Jun. 15, 1921 French Lick Orange County Indiana, USA
The Springs Valley Herald (June 19, 1921) reported "Mrs. Susan Anderson aged near ninety years, died at the home of her daughter, Mrs. Sherrod Lane in the east past of town about four o'clock Wednesday evening. She was born in Eastern Ohio and came to Indiana just before the Civil War with her husband, Richard Anderson, and settled on a farm near Hindostan, Martin County. Her husband died many years ago. The funeral will be held Friday and burial will be at the Anderson cemetery near Powell Valley, west of here, the old home of the family for many years. 'Aunt Susan' was a cousin to the father of the Herald and her home was the first stopping place for our family when arriving in Indiana in 1864. She was a hard working woman and raised a large family of industrious sons and daughters.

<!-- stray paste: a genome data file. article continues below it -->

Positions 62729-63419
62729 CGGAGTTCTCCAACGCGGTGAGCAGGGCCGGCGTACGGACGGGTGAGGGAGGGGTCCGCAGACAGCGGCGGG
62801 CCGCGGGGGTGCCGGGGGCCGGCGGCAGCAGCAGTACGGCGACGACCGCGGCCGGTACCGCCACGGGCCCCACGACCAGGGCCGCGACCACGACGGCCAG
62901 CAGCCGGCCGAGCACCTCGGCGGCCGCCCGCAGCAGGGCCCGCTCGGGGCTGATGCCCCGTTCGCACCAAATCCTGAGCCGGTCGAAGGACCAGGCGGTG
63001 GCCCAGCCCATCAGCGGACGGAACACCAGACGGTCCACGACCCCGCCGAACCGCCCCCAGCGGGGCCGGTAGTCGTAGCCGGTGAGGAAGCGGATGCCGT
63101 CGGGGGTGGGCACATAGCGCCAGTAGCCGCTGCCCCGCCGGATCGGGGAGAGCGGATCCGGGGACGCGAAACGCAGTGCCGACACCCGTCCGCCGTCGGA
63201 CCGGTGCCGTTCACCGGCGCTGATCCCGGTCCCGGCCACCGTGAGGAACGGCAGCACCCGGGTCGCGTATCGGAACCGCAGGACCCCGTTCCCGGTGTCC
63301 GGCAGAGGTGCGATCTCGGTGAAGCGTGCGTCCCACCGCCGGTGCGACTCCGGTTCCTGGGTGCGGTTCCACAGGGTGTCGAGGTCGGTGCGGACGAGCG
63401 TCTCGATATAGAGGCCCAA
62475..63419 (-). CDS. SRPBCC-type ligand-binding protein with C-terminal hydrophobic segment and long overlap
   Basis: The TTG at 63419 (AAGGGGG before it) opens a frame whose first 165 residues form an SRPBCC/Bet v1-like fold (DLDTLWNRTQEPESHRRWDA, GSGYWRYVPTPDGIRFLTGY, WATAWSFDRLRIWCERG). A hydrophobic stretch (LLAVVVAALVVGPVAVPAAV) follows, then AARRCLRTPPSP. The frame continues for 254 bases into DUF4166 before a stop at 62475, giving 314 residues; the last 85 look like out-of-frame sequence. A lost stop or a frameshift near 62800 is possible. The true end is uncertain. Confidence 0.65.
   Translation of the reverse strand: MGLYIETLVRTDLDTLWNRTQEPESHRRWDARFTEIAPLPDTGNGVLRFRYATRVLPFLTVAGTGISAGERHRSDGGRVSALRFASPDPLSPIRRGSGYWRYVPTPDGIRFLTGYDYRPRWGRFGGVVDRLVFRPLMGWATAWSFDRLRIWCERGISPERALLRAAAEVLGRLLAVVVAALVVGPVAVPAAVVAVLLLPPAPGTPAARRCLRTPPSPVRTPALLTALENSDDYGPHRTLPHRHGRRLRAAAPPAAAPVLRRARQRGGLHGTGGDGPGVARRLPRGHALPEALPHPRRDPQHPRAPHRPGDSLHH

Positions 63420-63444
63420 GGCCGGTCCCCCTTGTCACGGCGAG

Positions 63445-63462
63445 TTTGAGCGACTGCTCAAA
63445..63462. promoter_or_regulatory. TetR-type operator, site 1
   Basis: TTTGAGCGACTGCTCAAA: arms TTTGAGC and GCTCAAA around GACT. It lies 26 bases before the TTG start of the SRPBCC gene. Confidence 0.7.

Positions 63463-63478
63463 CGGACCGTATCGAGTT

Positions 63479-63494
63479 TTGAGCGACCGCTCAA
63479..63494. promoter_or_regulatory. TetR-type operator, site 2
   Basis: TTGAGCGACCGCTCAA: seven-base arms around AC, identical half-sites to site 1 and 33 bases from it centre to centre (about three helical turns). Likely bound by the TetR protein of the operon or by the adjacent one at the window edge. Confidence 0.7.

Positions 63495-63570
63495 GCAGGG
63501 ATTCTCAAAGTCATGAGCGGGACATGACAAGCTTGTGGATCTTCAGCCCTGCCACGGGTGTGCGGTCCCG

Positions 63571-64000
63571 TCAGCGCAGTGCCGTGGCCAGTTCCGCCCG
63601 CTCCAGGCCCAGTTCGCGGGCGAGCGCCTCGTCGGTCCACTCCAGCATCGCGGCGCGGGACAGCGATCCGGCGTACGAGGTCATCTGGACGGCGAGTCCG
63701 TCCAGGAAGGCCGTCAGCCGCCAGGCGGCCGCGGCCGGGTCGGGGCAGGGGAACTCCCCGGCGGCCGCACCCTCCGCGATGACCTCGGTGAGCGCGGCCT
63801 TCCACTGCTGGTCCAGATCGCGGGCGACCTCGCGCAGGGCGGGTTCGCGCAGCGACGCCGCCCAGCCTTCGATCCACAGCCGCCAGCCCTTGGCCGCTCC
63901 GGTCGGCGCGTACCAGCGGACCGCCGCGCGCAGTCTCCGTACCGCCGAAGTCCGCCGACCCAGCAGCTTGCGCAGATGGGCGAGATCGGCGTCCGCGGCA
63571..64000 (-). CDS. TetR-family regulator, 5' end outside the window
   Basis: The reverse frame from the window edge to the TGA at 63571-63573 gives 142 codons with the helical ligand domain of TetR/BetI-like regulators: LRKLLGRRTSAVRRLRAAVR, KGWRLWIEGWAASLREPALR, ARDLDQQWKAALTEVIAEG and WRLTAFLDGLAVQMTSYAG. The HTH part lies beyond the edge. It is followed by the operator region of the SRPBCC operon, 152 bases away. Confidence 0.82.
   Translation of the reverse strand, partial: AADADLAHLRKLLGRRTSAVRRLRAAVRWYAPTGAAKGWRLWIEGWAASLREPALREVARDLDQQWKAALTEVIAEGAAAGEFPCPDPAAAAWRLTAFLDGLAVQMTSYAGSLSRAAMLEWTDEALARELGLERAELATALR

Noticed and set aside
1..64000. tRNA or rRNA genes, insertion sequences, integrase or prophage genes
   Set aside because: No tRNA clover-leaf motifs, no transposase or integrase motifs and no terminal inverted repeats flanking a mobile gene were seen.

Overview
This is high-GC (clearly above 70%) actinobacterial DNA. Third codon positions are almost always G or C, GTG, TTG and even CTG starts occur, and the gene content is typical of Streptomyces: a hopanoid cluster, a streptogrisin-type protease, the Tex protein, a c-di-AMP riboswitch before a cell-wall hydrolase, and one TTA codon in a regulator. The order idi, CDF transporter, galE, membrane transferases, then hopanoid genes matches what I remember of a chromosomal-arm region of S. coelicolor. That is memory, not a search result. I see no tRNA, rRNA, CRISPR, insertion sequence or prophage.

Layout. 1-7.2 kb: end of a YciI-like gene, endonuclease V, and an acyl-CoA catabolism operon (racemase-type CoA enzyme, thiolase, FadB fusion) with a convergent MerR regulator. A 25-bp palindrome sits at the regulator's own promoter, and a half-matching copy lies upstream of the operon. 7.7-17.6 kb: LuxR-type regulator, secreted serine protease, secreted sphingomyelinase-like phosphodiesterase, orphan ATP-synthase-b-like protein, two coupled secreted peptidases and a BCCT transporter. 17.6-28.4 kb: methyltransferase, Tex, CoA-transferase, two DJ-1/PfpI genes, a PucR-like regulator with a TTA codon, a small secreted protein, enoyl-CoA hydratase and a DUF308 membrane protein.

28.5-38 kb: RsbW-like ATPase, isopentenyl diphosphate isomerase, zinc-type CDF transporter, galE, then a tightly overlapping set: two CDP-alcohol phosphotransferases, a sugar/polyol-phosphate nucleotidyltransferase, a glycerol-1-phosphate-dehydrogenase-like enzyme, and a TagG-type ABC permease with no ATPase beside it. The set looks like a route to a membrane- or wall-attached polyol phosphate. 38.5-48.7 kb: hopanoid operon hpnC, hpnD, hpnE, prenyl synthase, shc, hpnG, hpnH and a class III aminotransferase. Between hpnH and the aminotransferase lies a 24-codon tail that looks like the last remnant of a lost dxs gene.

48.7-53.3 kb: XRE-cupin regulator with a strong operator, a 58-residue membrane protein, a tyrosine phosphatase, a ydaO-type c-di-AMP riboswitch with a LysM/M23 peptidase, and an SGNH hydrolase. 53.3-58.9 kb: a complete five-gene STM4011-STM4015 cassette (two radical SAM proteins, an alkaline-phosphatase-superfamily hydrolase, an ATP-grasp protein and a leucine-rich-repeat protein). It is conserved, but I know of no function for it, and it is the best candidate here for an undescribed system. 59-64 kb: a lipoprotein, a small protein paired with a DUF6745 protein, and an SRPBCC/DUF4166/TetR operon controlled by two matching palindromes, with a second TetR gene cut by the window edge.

The Springs Valley Herald (June 23, 1921) reported "Susan A. Tedrow was born in Harrison County, Ohio May 16, 1828 and departed this life June 15, 1921, age 93 years and 29 days. She was the second of 13 children. In 1856 she was united in marriage to Richard M. Anderson. To this union was born 7 children, three girls and four boys. Sometime after her marriage she and her husband moved to Indiana where she has spent the remainder of her life. Like many pioneers of our country Grandma Anderson, as she was more universally known. together with her husband set about the task of making for themselves a home and prepare for their children's future welfare. Just when the home was firmly established and the future looked bright and promising the grim destroyer came and took away the husband and father. Thus this brave and heroic mother was left alone with 7 children to rear and educate. many would have grown faint-hearted at the tremendous task before them, but not so with her. She set about, alone and unaided, to rear these fatherless boys and girls. The struggle was long and hard. The strength of her body and the courage of her heart was taxed to the uttermost for years but she fought gallantly on with a brave and cheerful heart. She met the issues of life as bravely, and squarely as any general ever faced on opposing army. This courageous mother, forged ahead, reared her family and set before them a splendid example of sacrifice and its rewards. In return for this giving of love her children are known wherever they go by their splendid sense of justice and honesty. Nineteen years ago Grandmother Anderson gave her heart to Christ and lived a faithful loving Christian life thereafter. She was not so pronounced as some and was always filled with the unassuming quality of life yet the U.B. Church had no more loyal workers or steadfast member in the faith than Grandmother Anderson. Her attitude of help and assistance in time of trouble and service brought many to the light and faith of her redeemer whom she loved to the end and to whom she said she hoped to go. The subject of this sketch did not pass so long a life without drinking of some sorrows and pains and heartaches and for the last 5 years she was a continual sufferer having been the victim of a stroke of paralysis although her suffering was intense she bore it with that same uncounted courage with which she struggled to rear her children. Her reward will be and is in the message of the apostle when he said, 'for I reckon the sufferings of this present world are not worthy to be compared with the glory of the world to come.' She leaves to mourn her loss, a 6 children, one Andrew Jackson having passed on to the land beyond, 53 grandchildren also great grandchildren and a host of relatives and friends. It can be truthfully said Grandmother Anderson lived much."